External Validation of the PRESTO Pediatric Tool for Predicting In-Hospital Mortality from Traumatic Injury


      • Benchmarking trauma outcomes supports quality improvement. The standard tool, the Injury Severity Score (ISS), is imperfect in predicting pediatric mortality.
      • The Pediatric Resuscitation and Trauma Outcome Score (PRESTO) has been validated in low-and-middle-income countries. PRESTO performs equally well to ISS in a high-income context but is simpler to derive.



      Benchmarking is crucial for quality improvement of trauma systems. The Pediatric Resuscitation and Trauma Outcome (PRESTO) model allows risk-adjusted comparisons of in-hospital mortality for pediatric trauma populations in under-resourced environments. Our aim was to validate PRESTO in a high-resource setting using provincial Trauma Registry (TR) data and compare it to the standard benchmarking model, the Injury Severity Score (ISS).


      This retrospective case-control study collected demographic, vital sign, and outcome data from the TR for patients aged <16 years sustaining major trauma from 2013-2021. The PRESTO model estimates predicted probability of in-hospital mortality (Pm) using the age, heart rate, blood pressure, oxygen saturation, neurological status, and use of airway supplementation. PRESTO was assessed by comparison of Pm in patients who died and survived and comparison of area under the receiver-operator curve (AUROC) with that of ISS. Statistical analysis was performed using R.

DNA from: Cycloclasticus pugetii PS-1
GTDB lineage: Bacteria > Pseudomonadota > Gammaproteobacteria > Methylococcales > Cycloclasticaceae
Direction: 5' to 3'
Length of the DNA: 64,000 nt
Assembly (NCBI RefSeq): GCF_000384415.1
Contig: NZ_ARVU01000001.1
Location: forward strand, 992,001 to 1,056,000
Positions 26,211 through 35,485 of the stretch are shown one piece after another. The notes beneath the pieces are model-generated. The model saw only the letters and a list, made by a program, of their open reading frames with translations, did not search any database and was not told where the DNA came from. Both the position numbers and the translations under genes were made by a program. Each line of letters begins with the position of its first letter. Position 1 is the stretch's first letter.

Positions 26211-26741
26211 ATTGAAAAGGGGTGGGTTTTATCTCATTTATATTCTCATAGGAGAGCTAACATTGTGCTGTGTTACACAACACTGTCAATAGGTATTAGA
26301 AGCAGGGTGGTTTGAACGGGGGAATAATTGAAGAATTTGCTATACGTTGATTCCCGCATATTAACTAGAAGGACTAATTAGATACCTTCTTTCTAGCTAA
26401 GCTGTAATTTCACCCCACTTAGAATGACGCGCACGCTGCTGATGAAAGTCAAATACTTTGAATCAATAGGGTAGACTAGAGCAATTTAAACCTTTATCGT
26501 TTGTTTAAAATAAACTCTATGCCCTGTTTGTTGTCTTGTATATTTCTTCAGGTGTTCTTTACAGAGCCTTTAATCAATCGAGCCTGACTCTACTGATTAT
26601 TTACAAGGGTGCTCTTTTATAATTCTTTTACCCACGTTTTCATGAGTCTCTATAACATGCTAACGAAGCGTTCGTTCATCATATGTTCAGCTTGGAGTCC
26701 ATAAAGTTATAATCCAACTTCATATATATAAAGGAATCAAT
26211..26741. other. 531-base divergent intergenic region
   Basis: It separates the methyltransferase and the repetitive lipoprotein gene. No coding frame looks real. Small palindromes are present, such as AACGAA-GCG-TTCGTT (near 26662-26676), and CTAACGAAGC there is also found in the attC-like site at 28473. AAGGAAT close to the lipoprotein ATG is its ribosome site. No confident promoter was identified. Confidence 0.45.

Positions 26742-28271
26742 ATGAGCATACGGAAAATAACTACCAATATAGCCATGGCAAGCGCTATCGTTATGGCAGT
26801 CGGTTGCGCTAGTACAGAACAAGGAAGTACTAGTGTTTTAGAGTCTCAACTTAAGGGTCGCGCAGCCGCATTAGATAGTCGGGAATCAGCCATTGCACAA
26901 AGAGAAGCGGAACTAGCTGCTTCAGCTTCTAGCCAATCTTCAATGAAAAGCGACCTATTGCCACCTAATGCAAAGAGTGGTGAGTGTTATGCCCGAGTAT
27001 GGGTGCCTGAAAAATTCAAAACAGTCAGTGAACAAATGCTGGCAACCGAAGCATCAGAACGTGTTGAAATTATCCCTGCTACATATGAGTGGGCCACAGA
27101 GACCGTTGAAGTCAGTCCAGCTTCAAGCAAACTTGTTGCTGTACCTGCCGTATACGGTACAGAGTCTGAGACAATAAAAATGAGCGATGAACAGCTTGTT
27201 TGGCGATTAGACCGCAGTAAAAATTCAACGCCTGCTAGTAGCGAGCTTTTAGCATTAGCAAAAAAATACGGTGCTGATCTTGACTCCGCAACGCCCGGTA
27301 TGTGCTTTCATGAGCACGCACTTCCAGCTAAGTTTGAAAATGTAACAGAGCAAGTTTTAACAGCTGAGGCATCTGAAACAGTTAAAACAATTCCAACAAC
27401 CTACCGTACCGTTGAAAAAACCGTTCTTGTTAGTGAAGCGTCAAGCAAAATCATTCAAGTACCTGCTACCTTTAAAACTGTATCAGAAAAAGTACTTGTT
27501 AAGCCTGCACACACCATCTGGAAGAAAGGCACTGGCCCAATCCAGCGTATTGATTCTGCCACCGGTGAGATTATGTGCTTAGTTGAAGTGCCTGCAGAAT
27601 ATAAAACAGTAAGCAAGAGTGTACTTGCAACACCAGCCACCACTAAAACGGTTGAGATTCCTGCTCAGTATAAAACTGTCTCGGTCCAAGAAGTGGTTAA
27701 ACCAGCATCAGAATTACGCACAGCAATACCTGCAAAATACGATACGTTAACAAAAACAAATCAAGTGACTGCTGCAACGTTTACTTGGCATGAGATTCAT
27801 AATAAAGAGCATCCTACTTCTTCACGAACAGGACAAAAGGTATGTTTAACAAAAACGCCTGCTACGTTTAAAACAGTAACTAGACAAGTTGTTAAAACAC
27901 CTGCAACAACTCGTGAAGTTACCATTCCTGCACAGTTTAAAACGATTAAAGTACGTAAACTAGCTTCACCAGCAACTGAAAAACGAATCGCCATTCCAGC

We included 647 patients, of which 69 died in-hospital (11%). The cohort was 37% female, with a median age of 8 and median ISS of 17. The median Pm for cases was significantly higher compared to controls (1.0 vs 5.2x10-5, p < 0.001). The AUROC for PRESTO and ISS were not significantly different (0.819 and 0.816, respectively; p = 0.95).


      PRESTO is valid in a resource-rich environment, such as a Canadian province. It performs equally well to ISS but is simpler to derive. In the future, PRESTO may serve to benchmark levels of in-hospital mortality within or across institutions over time across Canada.


      To read this article in full you will need to make a payment

      Purchase one-time access:

      Academic & Personal: 24 hour online accessCorporate R&D Professionals: 24 hour online access
      One-time access price info
      • For academic or personal research use, select 'Academic and Personal'
      • For corporate R&D use, select 'Corporate R&D Professionals'


      Subscribe to Journal of Pediatric Surgery
      Already a print subscriber? Claim online access
      Already an online subscriber? Sign in
      Institutional Access: Sign in to ScienceDirect


        • Olsen H.E.
        • Ikeda C.T.
        • Echko M.M.
        • Ballestreros K.E.
        • et al.
        • GBD 2017 Child and Adolescent Health Collaborators, Reiner RC
        Diseases, Injuries, and Risk Factors in Child and Adolescent Health, 1990 to 2017: Findings From the Global Burden of Diseases, Injuries, and Risk Factors 2017 Study.
        JAMA Pediatr. 2019; 173e190337
        • Staiger R.D.
        • Schwandt H.
        • Puhan M.A.
        • Clavien P.-A.
        Improving surgical outcomes through benchmarking.
        Br J Surg. 2018; 106: 59-64
        • St-Louis E.
        • Séguin J.
        • Roizblatt D.
        • Deckelbaum D.L.
        • Baird R.
        • Razek T.
        Systematic review and need assessment of pediatric trauma outcome benchmarking tools for low-resource settings.
        Pediatr Surg Int. 2017; 33: 299-309
        • Brown J.B.
        • Gestring M.L.
        • Leeper C.M.
        • Sperry J.L.
        • Peitzman A.B.
        • Billiar T.R.
        • et al.
        The value of the injury severity score in pediatric trauma: Time for a new definition of severe injury?.
        J Trauma Acute Care Surg. 2017; 82: 995-1001